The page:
What to make of Russia’s “humanitarian convoy”?

Earlier this week, my sense was that the odds that Moscow would openly send its troops across the border into eastern Ukraine had gone up to around even. Western officials were also clearly very worried, issuing blunt warnings to Moscow about the consequences of an invasion.

It was also clear that were Russia to invade, it would represent the operation as a “humanitarian intervention.” Russian public officials were arguing (correctly) that conditions for civilians in the conflict zone were dire, particularly in Luhansk, which has been without electricity and water in the heat of the summer for over a week. They also argued that Kyiv’s so-called anti-terrorist operation (ATO) was the cause of the crisis, and that it was incumbent on the international community to stop the suffering either by pressuring Kyiv to end its offensive or by authorizing some kind of peace enforcement operation, presumably with Russian participation. There was also an implicit threat, particularly given another buildup of Russian forces on the border, that Russia would intervene unilaterally if Kyiv and the international community ignored its concerns.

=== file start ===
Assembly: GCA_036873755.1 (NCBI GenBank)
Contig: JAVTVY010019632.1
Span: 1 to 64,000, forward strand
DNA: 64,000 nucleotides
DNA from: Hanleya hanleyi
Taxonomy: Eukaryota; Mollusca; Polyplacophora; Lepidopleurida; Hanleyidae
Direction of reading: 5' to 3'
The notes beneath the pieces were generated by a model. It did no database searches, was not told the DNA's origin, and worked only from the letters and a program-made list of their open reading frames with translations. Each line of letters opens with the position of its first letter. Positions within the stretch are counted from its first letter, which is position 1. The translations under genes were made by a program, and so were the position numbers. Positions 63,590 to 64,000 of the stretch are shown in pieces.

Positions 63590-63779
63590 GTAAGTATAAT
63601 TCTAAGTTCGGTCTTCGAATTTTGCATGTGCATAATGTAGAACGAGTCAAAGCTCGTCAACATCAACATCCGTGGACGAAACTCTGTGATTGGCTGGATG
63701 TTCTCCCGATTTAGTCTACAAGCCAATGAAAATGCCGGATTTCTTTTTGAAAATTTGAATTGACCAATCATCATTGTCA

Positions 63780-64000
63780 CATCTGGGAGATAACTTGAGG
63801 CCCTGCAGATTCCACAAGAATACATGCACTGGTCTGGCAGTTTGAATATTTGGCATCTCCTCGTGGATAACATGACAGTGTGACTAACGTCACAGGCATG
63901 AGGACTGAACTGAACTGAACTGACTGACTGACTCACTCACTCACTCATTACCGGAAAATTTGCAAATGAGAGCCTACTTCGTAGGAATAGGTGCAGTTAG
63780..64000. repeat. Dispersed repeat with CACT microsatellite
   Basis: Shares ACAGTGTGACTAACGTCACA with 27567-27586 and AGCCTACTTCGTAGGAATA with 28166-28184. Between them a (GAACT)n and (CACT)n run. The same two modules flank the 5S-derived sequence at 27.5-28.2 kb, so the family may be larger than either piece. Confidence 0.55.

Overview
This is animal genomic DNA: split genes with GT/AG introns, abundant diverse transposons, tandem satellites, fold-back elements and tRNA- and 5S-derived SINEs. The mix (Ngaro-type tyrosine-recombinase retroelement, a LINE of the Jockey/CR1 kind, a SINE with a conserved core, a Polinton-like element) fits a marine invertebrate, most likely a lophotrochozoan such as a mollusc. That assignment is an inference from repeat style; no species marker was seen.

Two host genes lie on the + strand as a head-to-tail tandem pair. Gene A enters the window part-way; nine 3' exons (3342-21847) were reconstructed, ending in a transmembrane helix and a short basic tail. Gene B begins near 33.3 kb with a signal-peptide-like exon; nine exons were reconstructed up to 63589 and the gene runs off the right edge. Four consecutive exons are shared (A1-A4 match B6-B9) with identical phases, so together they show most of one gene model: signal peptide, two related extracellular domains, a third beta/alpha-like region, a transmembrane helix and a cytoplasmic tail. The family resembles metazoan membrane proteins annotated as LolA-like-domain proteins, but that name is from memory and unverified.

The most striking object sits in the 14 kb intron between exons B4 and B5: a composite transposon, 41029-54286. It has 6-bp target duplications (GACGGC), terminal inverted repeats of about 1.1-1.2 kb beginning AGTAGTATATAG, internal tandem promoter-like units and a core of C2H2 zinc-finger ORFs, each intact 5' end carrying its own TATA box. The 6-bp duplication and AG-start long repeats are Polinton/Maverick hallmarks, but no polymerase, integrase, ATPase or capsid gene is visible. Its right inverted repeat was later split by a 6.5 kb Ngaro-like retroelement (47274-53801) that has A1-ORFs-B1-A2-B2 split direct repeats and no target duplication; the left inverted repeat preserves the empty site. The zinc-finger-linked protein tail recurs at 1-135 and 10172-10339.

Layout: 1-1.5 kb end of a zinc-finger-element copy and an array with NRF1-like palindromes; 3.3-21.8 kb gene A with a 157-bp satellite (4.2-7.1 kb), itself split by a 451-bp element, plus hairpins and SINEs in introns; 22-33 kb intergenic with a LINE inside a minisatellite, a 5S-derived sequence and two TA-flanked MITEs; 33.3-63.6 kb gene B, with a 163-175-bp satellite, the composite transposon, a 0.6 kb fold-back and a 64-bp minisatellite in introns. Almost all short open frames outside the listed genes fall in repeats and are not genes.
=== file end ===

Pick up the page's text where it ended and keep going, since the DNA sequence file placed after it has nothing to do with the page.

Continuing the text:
How, then, to interpret Russia’s dispatching today of a large convoy of trucks, presumably filled with humanitarian aid, to the Ukrainian border? According to ITAR-TASS, the convoy consists of “up to” 280 trucks packed with 2,000 metric tons of relief supplies, including grain, sugar, baby food, medicine, sleeping bags, and electric power generators. The trucks have been painted white and marked with red crosses, and the convoy is expected to arrive at the border just to the north of Kharkiv early Wednesday morning. Representatives of the OSCE are reportedly accompanying the convoy.

All this raises a number of particular questions about the convoy itself, as well as the broader question of the motive behind the Kremlin’s initiative.

The cargo manifest

I have no doubt that the trucks are filled with humanitarian goods – it would be entirely unnecessary, risky, and ineffective to deliver military supplies in highly vulnerable trucks that are going inspected at the border. But there is one curious aspect to the list of goods cited by ITAR-TASS that warrants mention, which is the absence of water, despite the fact that drinking water is much the most critical commodity in short supply in Luhansk.